Putin, despite his strong support from native Russian Jews and from the Moscow Rabbinate, is a Russian nationalist and fervent supporter of the traditionalist Russian Orthodox Church, and those two factors bring up painful memories of the “bad old days” of discrimination and Jewish persecution for the Neocons.
A prime example of this comes in a recent volume authored by prominent Neocon journalist and homosexual activist (yes, the two traits often seem to go together), James Kirchick: The End of Europe: Dictators, Demagogues, and the Coming Dark Age, 2017). In his jumble of Neocon ideology and prejudice, Kirchick evaluates what for him seems to be happening ominously in Europe. He is deeply fearful of the efforts to “close borders” against Muslim immigrants from the Middle East. He blasts Marine Le Pen as a racist—and most likely a subtle “holocaust denier!”—and attacks the attempts in places like Hungary and Poland to reassert national traditions and Christian identity; for him these are nothing less than attempts to bring back “fascism.”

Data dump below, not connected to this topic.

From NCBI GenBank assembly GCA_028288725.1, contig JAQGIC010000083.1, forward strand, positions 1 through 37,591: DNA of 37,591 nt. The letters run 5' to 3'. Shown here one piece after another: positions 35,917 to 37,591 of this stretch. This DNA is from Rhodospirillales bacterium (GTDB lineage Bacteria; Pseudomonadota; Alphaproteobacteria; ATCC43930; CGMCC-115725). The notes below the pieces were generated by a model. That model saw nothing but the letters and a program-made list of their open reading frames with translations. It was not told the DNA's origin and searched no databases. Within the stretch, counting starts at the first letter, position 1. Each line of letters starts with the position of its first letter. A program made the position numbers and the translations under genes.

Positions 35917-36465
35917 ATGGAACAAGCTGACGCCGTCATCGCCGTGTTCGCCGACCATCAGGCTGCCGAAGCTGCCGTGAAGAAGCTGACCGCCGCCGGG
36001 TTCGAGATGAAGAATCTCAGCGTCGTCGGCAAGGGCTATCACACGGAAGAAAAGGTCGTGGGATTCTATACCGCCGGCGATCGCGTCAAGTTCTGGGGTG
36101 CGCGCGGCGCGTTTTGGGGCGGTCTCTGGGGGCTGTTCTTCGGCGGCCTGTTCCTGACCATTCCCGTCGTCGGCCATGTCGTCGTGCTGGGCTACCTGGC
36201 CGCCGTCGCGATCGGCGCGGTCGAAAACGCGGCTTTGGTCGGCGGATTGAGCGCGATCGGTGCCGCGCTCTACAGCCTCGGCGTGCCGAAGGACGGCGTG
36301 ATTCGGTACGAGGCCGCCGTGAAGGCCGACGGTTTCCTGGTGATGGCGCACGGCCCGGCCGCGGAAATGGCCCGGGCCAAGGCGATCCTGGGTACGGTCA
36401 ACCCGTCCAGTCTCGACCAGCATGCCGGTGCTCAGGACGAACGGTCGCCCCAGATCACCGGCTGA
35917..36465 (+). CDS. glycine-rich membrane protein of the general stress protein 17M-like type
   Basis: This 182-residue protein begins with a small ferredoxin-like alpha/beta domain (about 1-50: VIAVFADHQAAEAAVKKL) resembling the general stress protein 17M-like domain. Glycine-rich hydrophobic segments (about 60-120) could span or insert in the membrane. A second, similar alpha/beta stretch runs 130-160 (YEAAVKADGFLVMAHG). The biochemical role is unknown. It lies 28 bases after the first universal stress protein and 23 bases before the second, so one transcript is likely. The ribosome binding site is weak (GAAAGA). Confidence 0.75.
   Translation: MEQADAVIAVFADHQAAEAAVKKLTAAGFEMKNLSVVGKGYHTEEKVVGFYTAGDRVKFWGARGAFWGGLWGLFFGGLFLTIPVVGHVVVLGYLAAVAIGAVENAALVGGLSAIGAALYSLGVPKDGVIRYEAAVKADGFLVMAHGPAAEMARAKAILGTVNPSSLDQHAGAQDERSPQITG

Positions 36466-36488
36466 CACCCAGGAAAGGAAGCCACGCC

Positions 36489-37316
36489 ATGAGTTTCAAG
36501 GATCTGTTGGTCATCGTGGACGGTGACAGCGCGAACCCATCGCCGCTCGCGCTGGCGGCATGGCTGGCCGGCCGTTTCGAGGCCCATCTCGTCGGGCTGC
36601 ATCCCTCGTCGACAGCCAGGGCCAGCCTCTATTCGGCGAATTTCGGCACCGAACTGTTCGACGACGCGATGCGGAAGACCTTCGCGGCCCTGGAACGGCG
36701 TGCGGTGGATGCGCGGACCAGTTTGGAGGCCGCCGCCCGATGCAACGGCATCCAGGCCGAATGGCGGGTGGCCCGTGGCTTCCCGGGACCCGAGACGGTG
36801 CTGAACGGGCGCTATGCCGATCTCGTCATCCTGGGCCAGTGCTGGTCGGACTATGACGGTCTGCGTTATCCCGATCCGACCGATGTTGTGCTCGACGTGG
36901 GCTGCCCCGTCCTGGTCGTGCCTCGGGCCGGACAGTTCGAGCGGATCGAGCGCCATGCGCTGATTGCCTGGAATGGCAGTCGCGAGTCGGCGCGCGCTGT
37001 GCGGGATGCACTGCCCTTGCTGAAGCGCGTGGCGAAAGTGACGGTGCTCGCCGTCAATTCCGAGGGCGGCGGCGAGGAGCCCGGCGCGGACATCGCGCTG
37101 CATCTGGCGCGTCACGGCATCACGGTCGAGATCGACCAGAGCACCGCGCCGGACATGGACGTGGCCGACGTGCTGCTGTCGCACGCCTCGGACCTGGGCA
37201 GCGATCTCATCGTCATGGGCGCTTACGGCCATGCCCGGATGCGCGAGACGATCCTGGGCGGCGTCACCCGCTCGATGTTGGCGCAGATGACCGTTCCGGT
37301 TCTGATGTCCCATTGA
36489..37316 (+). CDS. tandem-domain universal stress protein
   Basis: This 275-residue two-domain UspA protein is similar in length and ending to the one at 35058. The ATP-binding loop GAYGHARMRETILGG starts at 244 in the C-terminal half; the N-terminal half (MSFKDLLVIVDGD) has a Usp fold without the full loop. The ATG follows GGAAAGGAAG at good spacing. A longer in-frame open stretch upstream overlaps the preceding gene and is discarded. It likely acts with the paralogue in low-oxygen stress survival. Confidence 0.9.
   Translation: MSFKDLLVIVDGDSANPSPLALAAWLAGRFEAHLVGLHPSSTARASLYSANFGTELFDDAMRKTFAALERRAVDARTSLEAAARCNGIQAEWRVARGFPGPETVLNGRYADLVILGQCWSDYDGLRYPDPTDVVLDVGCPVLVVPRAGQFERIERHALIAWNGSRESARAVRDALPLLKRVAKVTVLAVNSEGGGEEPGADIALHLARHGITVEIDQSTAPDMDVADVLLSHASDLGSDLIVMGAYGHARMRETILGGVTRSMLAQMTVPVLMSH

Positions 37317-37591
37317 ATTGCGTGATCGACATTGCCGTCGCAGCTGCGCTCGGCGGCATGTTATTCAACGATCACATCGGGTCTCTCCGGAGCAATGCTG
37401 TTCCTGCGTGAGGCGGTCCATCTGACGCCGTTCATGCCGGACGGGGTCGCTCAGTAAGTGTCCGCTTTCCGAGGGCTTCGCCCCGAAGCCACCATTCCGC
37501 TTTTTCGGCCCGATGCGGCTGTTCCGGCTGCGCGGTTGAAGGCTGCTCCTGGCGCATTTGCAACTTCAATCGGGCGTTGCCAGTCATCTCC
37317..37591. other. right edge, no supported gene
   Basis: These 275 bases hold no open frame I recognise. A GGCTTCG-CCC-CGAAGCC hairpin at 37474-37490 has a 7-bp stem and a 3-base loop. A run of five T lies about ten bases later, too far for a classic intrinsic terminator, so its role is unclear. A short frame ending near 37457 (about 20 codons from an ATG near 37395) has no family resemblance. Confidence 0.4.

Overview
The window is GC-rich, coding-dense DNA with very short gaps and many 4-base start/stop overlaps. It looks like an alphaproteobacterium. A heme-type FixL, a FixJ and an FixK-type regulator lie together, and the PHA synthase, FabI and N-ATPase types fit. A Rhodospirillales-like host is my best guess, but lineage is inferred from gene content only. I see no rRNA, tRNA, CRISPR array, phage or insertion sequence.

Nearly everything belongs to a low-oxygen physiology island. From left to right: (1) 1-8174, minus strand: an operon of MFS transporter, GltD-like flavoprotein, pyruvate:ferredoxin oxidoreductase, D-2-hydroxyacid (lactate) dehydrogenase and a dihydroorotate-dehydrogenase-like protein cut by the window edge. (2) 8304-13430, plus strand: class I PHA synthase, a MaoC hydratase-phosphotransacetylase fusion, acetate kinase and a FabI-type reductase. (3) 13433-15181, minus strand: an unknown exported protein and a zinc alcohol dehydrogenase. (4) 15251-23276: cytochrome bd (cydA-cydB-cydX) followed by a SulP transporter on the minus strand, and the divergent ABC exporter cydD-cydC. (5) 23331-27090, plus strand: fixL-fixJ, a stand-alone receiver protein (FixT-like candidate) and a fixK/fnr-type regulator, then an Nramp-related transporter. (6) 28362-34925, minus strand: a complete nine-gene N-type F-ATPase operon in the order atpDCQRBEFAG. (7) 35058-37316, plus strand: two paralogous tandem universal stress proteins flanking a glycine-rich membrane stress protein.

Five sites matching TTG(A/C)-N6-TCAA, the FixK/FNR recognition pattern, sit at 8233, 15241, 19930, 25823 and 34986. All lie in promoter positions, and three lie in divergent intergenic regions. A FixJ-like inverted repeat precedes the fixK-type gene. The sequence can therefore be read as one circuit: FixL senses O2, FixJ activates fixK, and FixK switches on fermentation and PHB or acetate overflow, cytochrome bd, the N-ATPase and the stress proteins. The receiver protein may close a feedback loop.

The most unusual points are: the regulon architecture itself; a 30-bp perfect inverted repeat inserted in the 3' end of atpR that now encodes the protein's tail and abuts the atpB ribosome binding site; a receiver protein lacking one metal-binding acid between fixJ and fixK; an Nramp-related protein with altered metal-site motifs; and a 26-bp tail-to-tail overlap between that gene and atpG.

Russia comes in for perhaps his harshest criticism, and the reason is unmistakable: Russia seems to be returning to its older national and pre-Communist heritage, to its age-old Orthodox Christian faith. Russians are returning by the millions to the church and the “old-time” religion. For Kirchick this can only mean one thing: the triumph of bigotry, anti-semitism, and “extreme right wing” ideology, and the failure of what he terms “liberal democracy and equality” (including, he would no doubt include, feminism, same sex marriage, across-the-board equality, and all those other “conservative values”!).
Kirchick’s critique, shared by many of the leaders of the national Republican Party and dominating the pages of most establishment “conservative” publications and talk radio these days, joins him arm-in-arm with globalist George Soros in efforts to undermine the Russian state and its president…all in the name of “democracy” and “equality.” [See, “George Soros Aghast as Collapsing EU, while Russia Resurgent,” January 19, 2018]
But, just what kind of “democracy” and what kind of “equality” do Kirchick and Soros defend?
Beyond the ideological foundations for their hatred of nationalist Russia are economic considerations and the issue of who controls and manages the Russian economy: Wall Street and Bruxelles, or Russia, itself. Unlike the weak and pliant Boris Yeltsin, Putin the nationalist ended the strangle-hold of Russian industry, in particular control of Russia’s important energy sector, by those few international businessmen, the oligarchs (many of them Jewish), most of whom fled the country. That could not stand! How dare Russia—and its president—oppose the economic diktats of Bruxelles and Wall Street!